Tough Questions

Sometimes, we forget that Zoe isn't actually a teenager what with her vocabulary, sense of humor and intelligence. She watches us and the world around her so carefully and she really does take it all in. My little girl has an old soul. I remember thinking it as I watched her sleep as a newborn. I remember telling her not to grow up too fast when she slammed her door on me and quickly turned on her radio and cranked it loud; she was, after all - barely one year old.

I worry sometimes, (like I'm sure all parents do) about how much she is like me. I witness her sensitivity on a daily basis. I see her eyes well up quickly if she accidentally makes a mess or if her little brother picks on her. I worry that I've let her see me cry too many times and that I've made her feel less than safe.

Our accident of course comes to mind here. I can still hear myself screaming and crying as that truck hit us. I wonder if she remembers? I wonder if she feels the same fear I do that it will happen again? I can't go back and change my reaction to that event, I know - but I can't help but wonder if I damaged her that day.

A year ago tomorrow, Zoe's Grandpa Rick passed away suddenly. I remember where I was when I got the news. I had Finn with me and we had just picked up Zoe at preschool. I'd missed a call from Daniel's mom and I quickly called her back once I had the kids loaded into their car seats. I stayed as calm as I could on the phone, trying to be strong for Daniel's mom and trying not to scare the kids, but when I hung up and realized what I'd just been told and that I'd need to tell Daniel - I lost it. My hands shook and I cried as I called Kristina, Meg, and then my own father to tell them the news and to ask for help.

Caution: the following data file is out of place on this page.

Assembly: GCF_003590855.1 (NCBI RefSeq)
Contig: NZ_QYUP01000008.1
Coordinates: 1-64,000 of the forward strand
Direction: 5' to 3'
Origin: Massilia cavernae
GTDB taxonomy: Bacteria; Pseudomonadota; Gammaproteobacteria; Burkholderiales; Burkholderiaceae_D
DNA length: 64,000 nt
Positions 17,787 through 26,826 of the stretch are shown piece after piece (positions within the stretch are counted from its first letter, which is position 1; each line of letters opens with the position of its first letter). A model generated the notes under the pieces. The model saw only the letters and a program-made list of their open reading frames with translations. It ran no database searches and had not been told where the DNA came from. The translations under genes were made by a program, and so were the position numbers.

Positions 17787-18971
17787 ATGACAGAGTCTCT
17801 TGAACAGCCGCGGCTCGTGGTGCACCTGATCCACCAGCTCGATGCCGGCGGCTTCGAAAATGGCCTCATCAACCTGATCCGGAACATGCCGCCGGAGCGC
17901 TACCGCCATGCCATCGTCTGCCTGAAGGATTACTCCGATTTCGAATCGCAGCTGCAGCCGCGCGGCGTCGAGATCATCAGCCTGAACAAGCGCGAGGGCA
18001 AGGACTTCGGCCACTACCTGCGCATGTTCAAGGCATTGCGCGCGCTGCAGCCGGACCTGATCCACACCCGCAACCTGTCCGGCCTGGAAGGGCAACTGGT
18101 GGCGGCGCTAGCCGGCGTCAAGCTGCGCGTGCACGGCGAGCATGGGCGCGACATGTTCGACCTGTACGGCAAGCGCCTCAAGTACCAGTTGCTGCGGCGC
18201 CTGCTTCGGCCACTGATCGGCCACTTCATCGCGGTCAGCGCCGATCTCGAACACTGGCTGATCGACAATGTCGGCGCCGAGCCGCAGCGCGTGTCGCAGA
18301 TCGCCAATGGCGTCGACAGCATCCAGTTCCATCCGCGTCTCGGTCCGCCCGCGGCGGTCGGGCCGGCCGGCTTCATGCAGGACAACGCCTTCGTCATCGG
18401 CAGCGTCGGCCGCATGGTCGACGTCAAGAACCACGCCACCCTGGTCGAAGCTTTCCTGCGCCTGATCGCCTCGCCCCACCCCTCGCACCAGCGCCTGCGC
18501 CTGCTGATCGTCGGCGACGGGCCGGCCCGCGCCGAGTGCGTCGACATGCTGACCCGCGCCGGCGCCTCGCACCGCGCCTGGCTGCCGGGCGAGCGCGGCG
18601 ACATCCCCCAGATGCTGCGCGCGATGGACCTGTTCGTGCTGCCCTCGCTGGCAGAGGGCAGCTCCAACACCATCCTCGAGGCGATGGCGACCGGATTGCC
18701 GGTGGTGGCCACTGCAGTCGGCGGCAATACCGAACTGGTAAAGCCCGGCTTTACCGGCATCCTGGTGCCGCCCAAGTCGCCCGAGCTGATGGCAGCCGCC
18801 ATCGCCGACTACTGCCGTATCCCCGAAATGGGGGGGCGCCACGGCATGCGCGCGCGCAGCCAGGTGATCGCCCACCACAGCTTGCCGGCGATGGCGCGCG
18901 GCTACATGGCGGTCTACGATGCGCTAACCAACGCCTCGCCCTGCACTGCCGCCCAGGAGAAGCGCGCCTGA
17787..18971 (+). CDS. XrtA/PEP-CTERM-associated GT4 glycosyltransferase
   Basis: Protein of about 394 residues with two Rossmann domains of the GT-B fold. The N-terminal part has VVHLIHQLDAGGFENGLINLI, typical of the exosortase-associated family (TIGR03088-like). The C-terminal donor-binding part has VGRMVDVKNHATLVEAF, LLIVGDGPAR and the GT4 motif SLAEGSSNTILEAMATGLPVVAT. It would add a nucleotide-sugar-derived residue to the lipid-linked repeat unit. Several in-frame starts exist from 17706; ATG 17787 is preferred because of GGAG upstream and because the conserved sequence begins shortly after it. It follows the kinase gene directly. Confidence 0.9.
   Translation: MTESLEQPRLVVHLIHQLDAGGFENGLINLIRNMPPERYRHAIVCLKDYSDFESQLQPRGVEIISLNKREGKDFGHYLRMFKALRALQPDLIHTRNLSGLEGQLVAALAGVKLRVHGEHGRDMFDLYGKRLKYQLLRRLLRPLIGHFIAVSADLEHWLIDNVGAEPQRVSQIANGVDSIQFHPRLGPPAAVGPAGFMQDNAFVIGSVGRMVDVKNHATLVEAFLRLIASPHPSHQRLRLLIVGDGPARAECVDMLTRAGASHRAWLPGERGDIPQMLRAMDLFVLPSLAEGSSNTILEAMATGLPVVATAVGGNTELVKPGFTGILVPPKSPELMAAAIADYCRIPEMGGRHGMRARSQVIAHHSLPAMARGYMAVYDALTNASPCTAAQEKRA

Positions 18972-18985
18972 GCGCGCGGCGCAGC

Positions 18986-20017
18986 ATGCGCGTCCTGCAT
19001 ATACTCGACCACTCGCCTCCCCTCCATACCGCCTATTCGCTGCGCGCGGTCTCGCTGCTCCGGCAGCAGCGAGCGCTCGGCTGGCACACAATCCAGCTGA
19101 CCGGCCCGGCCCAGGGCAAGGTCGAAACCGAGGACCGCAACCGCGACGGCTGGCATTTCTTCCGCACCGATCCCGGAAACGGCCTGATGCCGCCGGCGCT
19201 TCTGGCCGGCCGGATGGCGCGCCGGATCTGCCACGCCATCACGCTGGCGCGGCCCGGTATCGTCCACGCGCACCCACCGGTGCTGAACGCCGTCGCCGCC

The kids didn't get what was happening. Finn was not quite 2 and Zoe 3 and a half. We tried to explain it as best we could though, that Grandpa was watching over us now and that we didn't get to see him anymore. A year later, I don't know that we've figured out a better way to explain it. I just know that Zoe is extremely curious about what it all means. Death. Most of the time, she doesn't understand the finality of it. Sometimes though, her questions lead to whether or not Daniel and I will ever go away and not come back. We struggle with this because we don't want to lie to her - so we tell her that we'll be with her as long as she needs us and that even then we'll always be close by. Sometimes I give in and I tell her very definitively: "No. I will never, ever leave you." She usually follows this conversation up with "Will you always keep me safe? No matter what? What if there's a fire? Will you save me?" These aren't the questions you really prepare yourself for when you become a parent. They are hard, scary questions, but I know they're even scarier for her.

She didn't do well with me being in rehearsals for Hay Fever and going to my performances was just as difficult because it broke our nighttime routine that she and I have. She was very emotional and told me repeatedly that she was worried I might not come back. I know she needs to learn that it's OK for me to leave and that I'll be back... but it didn't make it any easier for us to have her go through that. I felt very difficult for taking time away from my family to do something for me when it affected Zoe the way it did. Of course I want to make everything better and have her feel secure and safe.